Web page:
The problem is that John Boehner, the speaker of the House, won’t allow such votes, because he’s afraid of the backlash from his party’s radicals. Which points to a broader conclusion: The biggest problem we as a nation face right now is not the extremism of Republican radicals, which is a given, but the cowardice of Republican non-extremists (it would be stretching to call them moderates).

        The question for the next few days is whether plunging markets and urgent appeals from big business will stiffen the non-extremists’ spines.”

          1. I’m fascinated with Boehner. What a predicament. This whole thing is in his hands. With a simple “let’s do it” he could order a vote and this insanity would end. Would the crazies demand his ouster? Maybe. And maybe they’d get it. Would the coalition of Democrats and “moderate” GOP reps be enough to keep him in his speakership? Unlikely, I think. But possible. But his place in history would be dramatically different/better than being forever known as the guy who was so fearful of his own personal fate he let the US government default. My suspicion is that it isn’t just his speakership he has to consider, but the unholy hell Jim De Mint and The Heritage Foundation and the other Tea Party bankrollers would inflict on anything he wanted to do post-Congress. With 50% of these guys leaving office and stepping in to lucrative lobbying jobs, Boehner has probably assumed such a future was his for the taking. But if he torpedoes this misadventure, the retaliation for him personally could be both severe and permanent.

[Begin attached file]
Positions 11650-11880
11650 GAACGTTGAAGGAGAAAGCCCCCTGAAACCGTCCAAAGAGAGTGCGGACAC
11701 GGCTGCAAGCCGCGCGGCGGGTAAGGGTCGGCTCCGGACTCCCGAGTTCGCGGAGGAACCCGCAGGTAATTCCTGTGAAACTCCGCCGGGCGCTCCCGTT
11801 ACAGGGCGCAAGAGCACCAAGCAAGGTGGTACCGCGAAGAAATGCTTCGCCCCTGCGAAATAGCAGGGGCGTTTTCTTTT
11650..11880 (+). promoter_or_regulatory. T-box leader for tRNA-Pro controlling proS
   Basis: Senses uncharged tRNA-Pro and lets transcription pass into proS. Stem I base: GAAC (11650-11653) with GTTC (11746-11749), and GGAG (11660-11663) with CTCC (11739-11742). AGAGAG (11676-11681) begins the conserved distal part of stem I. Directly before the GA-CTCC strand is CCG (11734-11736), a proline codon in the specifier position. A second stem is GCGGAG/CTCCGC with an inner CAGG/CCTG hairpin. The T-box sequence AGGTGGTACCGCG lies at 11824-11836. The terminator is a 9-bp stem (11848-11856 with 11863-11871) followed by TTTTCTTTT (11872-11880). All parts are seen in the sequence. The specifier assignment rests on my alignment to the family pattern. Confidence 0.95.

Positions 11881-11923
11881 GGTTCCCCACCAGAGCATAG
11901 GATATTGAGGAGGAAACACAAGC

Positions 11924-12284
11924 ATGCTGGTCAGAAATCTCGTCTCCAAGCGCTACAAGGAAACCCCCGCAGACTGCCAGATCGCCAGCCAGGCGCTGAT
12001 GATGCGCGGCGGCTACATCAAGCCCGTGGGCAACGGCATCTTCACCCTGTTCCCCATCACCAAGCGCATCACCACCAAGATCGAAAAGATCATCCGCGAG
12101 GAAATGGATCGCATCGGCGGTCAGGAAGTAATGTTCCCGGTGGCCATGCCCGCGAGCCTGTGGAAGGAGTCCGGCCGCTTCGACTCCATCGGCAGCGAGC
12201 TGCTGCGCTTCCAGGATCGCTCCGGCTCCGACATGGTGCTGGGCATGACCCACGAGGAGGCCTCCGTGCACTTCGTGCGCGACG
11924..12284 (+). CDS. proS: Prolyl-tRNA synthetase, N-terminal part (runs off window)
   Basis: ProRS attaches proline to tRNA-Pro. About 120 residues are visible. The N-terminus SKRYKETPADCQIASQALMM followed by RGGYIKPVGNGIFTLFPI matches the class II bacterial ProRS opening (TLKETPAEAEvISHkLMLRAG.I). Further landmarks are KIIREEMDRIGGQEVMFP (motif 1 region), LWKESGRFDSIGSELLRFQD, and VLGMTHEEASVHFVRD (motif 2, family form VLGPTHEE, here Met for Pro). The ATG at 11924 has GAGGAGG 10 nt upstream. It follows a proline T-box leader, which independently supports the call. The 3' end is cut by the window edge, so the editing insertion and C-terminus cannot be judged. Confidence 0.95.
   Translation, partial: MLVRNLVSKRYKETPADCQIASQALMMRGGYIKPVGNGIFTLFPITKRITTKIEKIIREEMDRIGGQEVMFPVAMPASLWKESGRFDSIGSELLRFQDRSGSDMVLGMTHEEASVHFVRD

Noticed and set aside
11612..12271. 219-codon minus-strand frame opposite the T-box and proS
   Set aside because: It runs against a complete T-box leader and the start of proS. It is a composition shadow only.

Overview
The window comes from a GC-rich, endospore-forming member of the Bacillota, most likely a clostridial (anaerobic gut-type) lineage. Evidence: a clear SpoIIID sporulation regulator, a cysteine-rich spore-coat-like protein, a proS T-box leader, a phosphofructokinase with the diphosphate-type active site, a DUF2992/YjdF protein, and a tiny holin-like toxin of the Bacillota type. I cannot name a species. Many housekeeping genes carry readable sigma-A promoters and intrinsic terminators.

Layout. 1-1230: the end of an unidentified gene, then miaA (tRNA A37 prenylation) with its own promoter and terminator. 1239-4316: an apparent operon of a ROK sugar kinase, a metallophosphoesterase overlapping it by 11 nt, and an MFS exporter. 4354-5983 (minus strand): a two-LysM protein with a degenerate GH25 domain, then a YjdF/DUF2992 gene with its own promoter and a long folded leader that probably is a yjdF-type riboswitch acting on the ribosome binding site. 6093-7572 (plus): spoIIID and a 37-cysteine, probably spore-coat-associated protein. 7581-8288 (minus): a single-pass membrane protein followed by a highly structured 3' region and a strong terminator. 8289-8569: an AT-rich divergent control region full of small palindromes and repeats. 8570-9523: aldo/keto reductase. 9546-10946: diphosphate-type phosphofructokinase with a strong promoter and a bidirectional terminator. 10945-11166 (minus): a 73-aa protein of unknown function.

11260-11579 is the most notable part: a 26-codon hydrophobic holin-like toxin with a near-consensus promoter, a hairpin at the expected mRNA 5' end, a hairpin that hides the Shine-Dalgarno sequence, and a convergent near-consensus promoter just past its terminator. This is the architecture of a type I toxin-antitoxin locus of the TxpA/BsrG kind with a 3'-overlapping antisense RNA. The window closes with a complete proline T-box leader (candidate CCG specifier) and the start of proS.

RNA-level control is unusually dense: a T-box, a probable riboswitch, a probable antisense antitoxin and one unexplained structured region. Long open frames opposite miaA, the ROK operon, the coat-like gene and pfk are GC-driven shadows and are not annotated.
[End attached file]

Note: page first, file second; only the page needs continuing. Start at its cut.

1. PM says:

              Seems to me that his taking the Senate measure to the floor and passing it with democratic votes would be a huge incentive to a Tea Party secession from the GOP.